Mere demographics are still an important factor in defining an audience, but in our modern world, amazingly, pretty much everyone plays video games, and there’s no such thing as a young hardcore gamer or an average casual gamer.
These are concepts from the past that are important to leave behind. Everyone is a potential gamer in today’s world, but each and every gamer is interested in very different game experiences. Internet and online communities give game developers an incredible tool to find out about people’s desires and fantasies in terms of what they’d love to play. User research is done by many developers, submitting rough concepts, trailers, or marketing materials of games that don’t yet exist to test and learn from those desires.
Video game audiences are also constantly evolving. There is a great article written by Meg Jayanth (the writer behind 80 Days from inkle) for The Guardian in 2014 titled 52% of gamers are women – but the industry doesn’t know it (https://www.theguardian.com/commentisfree/2014/sep/18/52-percent-people-playing-games-women-industry-doesnt-know). Give it a good read! Industry reports available online can also give you a great idea of the different (and, sometimes, unexpected) types of audiences out there.
When you define your target audience, try to go beyond a generic definition. Define your audience by their interests.
Casual players who have a few spare minutes on their commute are incredibly more accurate than an average casual gamer.
Hardcore players who grew up playing strategy games such as Dune II and Fallout Tactics are not quite the same as hardcore strategy game players.
A more precise target audience definition is extremely helpful because it gives you something to design around already. Just look at the information gleaned from casual players who have a few spare minutes on their commute. You don’t only know that your game is for casual players—you also know that the average game session should last no more than a few minutes and that the game might have some problems working online, as commuting usually means unstable mobile networks.
Age rating systems
You have surely heard about Pan-European Game Information (PEGI) or Entertainment Software Rating Board (ESRB). Age-based rating systems are important in the game industry, and they should be taken into consideration by developers. Knowing beforehand that you are developing a game that is supposed to be PEGI 7, for example, already says a lot about the game design itself.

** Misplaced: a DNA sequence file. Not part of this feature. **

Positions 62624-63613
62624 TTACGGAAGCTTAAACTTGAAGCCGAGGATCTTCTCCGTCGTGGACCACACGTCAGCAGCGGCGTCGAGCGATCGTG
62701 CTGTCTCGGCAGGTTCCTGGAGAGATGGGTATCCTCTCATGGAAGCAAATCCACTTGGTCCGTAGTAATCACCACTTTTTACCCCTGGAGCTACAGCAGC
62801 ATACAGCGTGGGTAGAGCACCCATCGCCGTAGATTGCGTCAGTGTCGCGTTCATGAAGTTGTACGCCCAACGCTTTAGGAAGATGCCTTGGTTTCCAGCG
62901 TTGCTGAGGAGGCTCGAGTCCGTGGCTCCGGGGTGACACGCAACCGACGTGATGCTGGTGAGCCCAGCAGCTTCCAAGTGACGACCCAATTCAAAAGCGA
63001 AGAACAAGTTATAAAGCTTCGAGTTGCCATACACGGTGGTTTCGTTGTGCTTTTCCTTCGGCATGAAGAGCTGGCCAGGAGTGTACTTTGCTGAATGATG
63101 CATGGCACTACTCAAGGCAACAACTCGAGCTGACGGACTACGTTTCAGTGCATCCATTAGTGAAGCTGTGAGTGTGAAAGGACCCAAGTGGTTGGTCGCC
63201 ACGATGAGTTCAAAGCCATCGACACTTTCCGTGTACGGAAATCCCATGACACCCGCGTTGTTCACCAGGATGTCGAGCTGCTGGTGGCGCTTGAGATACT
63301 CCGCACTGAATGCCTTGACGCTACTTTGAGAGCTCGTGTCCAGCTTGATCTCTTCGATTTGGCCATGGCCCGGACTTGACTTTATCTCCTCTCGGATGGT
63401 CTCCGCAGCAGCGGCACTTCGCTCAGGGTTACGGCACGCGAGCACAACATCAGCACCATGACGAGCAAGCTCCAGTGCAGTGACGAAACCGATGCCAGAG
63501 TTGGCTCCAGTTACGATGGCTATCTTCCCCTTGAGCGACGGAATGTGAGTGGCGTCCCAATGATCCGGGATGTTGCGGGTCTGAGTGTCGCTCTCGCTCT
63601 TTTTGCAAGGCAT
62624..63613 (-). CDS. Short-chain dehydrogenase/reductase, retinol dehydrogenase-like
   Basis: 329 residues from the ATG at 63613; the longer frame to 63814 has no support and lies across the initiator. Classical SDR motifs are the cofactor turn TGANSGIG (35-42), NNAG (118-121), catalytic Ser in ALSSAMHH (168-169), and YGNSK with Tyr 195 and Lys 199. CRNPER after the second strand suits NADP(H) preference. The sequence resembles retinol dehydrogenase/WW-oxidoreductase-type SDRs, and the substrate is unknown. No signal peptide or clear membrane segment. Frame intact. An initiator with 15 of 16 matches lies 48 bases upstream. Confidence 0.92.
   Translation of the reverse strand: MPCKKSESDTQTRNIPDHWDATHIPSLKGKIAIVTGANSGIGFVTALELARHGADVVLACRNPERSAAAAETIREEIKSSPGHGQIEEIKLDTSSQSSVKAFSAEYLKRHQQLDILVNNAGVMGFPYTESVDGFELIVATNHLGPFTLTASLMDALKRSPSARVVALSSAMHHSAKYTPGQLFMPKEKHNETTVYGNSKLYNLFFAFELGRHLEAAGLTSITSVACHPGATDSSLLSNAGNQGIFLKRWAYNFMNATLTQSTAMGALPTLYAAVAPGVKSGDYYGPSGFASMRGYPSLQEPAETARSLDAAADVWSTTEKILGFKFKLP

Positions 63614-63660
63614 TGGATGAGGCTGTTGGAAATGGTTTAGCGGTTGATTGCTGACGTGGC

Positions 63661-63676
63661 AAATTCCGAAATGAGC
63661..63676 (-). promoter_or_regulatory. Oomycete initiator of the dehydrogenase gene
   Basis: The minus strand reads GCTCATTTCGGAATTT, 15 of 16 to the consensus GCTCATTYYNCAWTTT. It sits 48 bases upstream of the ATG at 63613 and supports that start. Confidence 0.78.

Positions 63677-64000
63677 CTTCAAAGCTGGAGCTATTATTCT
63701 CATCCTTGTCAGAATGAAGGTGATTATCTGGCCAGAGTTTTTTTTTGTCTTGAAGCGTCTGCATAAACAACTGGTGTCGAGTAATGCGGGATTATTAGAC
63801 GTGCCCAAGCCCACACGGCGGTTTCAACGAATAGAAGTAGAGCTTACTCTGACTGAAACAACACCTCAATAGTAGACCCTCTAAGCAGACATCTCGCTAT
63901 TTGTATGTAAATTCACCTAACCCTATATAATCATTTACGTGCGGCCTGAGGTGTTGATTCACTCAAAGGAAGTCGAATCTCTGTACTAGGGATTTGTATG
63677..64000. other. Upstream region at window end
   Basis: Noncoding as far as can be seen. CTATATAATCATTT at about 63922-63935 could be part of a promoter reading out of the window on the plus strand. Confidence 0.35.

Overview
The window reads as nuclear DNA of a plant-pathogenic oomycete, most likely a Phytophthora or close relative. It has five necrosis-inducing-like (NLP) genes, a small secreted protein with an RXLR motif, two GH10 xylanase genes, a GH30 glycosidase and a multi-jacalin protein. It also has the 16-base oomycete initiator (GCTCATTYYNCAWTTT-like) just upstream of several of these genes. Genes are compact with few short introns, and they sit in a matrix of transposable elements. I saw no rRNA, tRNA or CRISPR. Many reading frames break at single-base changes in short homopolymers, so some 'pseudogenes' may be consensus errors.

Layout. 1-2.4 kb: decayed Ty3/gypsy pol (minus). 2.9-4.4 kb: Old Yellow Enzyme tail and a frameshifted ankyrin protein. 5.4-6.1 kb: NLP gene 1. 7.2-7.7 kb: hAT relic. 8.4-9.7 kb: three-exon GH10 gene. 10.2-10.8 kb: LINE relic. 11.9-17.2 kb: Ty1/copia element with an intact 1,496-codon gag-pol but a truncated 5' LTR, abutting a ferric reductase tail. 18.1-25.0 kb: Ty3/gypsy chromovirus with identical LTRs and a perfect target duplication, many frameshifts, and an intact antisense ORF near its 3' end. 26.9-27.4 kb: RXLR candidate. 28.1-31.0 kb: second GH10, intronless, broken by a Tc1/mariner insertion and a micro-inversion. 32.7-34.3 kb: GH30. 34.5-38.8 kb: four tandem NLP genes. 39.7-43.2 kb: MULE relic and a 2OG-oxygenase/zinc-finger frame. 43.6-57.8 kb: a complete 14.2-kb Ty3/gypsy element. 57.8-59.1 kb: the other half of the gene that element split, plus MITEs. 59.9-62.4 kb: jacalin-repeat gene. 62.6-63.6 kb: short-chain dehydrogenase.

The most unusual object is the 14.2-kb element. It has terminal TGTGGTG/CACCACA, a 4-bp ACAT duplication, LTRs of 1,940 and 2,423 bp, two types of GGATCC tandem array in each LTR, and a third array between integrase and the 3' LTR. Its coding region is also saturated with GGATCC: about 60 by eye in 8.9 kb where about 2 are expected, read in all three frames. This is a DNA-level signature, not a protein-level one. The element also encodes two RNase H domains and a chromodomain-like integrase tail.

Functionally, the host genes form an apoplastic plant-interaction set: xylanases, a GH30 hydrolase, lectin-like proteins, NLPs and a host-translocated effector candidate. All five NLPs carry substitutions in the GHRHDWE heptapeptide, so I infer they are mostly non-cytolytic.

The same goes for mature-rated games. Sometimes, the very fact that they are mature-rated is part of the concept. In fact, the idea of including an expected age-based rating in the concept might help in creating a game suitable for that age restriction.
There is an everlasting debate about these systems and how they are (or are not) useful to consumers, especially parents choosing a game for their children. As will often be the case in this book, we strongly recommend you explore the topic on your own; but for now, keep in mind that they are not just tools to rate a finished game, but also useful guidelines to keep a project on track so that it’s suitable for a particular audience.
Since games are an interactive medium, talking about a war game doesn’t really tell us much about it. Therefore, in games, the genre is more informative than the theme and the setting. And so, our genres, such as First-Person Shooter (FPS), are heavily related to the gameplay at hand. An FPS can take place in different settings and explore different themes: from historic to present-day or even sci-fi.
The genre tells the players what kind of game they will be playing, and it’s a very useful way to classify games. There are quite a lot of genres, and each genre might have many sub-genres. Also, smart game designers are constantly redefining genres and pushing the boundaries of what a genre means. Nonetheless, it is safe to say that some genres are universally recognized by both developers and players as standard.
Some examples are FPS, platformers, role-playing games (RPGs), sports games, massively multiplayer online games (MMOs), multiplayer online battle arenas (MOBAs), strategy games, and simulations. The list goes on and on.
How many genres are you familiar with? Make a list of all the genres you know and then highlight the ones you have never played. Get yourself some games in those genres and familiarize yourself with them. Everyone has their favorite genre, but by becoming a game designer, you can’t afford to ignore the genres you don’t like to play. You are not a mere video gamer anymore!
The business model (or revenue model) is simply a system by which the game is going to make money. Remember—a game is ultimately a product that needs to be sold, even the most artistic one; surprisingly enough, even the ones that will be given away for free. As we already mentioned, a game concept is not a one-man job by the game designer.
Just as with game design, creating a game concept is collaborative work in which the whole team participates, and there might be also requirements coming from outside. This includes the business model, and the team needs to have a clear idea of how it will work.
You might think that this is something about marketing that doesn’t really concern you, but the business model will have an impact on how the game is designed; therefore, it is absolutely your concern and has to be clear from the beginning.
Some developers think that business models are some kind of virus that infected the game development world in recent years. Those great games are going to sell because they are great, so there’s no need to think about it. Or maybe, that smaller games made by a handful of developers don’t need to waste time on marketing stuff.
Sometimes, indeed, this is true, especially because there are many reasons to make a game that are not just profit!